I was in self-destruct mode. And the stress of being sick with AIDS took its toll. I drank around the clock, I drank at work, I drank after work, and all I wanted to do was die. Todd did what he could at the beginning to keep me on the straight and narrow. He outlawed drinking while on shift, (I was working in a nightclub then) so that kept me sober while I worked.

I would then head out after we closed to the “after hours” club called the “Copa.” It was down the street from where our club was, and they served alcohol till 6am. So I had at least two to three hours to get inebriated nightly. That lasted until the end of August.

One night, I decided that the pain was too intense that dying was a viable option, seeing that I knew what all of the men I knew went through. I was at the Copa one night, and it was hot and I had drunk myself into a very nice BUZZ. The problem here was, I wanted more, and I got more. That night, I collapsed on the dance floor in an alcoholic overdose of gargantuan proportions.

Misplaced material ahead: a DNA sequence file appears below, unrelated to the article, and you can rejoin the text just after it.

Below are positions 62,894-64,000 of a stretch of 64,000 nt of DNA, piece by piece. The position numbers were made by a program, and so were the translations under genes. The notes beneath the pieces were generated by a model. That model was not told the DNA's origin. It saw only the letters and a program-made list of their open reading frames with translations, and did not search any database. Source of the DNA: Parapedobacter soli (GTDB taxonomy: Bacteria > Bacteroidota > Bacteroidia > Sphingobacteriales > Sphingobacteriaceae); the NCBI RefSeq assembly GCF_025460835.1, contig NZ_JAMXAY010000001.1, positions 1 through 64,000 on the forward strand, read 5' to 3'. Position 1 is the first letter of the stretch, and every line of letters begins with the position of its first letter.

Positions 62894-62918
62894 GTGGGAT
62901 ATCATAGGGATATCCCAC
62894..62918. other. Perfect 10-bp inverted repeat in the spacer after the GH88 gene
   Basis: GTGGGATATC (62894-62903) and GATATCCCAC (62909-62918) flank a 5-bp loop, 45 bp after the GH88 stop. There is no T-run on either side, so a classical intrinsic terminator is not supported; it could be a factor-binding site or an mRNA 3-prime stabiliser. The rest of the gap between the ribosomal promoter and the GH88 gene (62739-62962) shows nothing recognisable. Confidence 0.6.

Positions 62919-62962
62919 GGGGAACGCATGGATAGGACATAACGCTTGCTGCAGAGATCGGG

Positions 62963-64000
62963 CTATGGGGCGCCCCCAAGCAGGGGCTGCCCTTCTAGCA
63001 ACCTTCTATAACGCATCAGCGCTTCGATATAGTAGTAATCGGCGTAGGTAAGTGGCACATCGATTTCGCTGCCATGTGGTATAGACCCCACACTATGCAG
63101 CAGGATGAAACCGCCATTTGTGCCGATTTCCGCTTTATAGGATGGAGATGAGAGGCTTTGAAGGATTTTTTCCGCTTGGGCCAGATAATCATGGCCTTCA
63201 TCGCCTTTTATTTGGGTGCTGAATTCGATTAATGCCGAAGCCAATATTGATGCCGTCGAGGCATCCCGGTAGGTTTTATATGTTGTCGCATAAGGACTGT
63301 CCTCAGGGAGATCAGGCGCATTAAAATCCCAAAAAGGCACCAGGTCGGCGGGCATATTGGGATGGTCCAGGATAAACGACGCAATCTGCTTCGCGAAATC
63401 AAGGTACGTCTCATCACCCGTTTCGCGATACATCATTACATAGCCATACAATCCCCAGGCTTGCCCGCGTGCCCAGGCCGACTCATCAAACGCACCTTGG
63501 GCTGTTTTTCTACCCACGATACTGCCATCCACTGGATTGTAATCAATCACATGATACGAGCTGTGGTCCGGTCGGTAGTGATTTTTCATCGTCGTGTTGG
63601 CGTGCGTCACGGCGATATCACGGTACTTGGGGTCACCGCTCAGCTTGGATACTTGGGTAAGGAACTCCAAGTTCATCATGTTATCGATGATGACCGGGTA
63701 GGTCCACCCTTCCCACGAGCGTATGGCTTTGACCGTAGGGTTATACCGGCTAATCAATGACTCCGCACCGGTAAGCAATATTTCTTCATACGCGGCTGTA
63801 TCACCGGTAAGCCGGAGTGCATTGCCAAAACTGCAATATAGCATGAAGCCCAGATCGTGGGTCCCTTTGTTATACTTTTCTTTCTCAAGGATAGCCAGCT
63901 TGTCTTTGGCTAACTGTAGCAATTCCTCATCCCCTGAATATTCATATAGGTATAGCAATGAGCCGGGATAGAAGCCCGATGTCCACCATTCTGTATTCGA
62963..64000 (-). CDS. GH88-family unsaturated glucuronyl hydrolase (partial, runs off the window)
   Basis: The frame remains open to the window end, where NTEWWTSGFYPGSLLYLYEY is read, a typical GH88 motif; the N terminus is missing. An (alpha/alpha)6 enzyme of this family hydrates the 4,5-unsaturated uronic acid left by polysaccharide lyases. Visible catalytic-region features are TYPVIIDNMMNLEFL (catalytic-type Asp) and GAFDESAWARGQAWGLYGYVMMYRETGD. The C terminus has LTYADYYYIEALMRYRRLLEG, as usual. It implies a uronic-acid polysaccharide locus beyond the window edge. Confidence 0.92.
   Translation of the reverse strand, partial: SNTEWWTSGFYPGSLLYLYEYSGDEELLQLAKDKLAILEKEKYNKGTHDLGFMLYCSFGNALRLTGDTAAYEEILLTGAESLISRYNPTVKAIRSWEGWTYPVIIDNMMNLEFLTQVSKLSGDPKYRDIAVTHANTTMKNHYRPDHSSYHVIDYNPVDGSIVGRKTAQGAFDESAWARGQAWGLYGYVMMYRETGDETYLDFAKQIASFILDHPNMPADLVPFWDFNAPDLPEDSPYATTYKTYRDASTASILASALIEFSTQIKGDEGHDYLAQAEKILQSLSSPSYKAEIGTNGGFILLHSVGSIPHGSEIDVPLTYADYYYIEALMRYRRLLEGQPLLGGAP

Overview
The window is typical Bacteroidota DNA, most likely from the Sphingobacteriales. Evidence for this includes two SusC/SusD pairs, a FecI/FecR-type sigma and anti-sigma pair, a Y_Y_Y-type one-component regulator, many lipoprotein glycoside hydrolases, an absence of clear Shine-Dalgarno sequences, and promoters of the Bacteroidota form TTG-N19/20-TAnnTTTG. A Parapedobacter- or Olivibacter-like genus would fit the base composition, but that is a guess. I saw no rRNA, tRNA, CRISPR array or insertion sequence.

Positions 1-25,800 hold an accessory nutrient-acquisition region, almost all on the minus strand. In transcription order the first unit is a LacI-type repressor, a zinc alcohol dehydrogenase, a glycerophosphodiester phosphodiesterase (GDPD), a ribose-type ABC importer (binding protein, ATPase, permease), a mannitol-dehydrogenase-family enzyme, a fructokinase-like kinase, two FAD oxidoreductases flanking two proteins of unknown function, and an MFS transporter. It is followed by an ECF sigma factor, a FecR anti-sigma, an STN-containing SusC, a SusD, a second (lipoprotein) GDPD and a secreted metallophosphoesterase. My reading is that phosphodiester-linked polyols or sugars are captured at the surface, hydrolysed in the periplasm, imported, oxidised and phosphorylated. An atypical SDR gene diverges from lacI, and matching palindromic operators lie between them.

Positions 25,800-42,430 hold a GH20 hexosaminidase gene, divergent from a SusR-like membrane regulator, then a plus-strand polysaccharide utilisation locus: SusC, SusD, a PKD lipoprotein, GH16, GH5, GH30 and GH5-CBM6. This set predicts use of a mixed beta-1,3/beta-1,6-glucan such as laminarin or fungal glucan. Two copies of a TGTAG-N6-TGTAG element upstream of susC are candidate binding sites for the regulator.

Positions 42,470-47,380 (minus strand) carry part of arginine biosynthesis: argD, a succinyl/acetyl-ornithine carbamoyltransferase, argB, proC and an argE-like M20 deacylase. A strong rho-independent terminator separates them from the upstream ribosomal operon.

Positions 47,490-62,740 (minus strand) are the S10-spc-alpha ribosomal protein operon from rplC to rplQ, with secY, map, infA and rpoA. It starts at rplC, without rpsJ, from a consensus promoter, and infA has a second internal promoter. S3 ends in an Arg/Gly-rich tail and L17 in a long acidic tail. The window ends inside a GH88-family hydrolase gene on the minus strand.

I woke up in my friend Danny’s arms. The ambulance was there and oxygen was administered. I was still alive. That was the last night I drank. That morning, Danny brought me home and he stayed in my house for a week. I could not go anywhere except work. Todd was worried that I was going to try and kill myself again. So I had babysitters when I was not at work. I hit my first meeting on August the 23rd, 1994. By that time, most of the bar staff was all sober, and three-quarters of us were sick with AIDS.

Todd had a safe rule in effect. We had jobs, and we got paid. If we got sick, and could not come to work, our shifts were covered by someone on staff. We did not get fired for being sick. The bar secured for us medical treatment through the local clinic, where one of our friends named Marie ran a community clinic/drug farm.

Ken came to my house weekly to check on me. My world got A LOT smaller.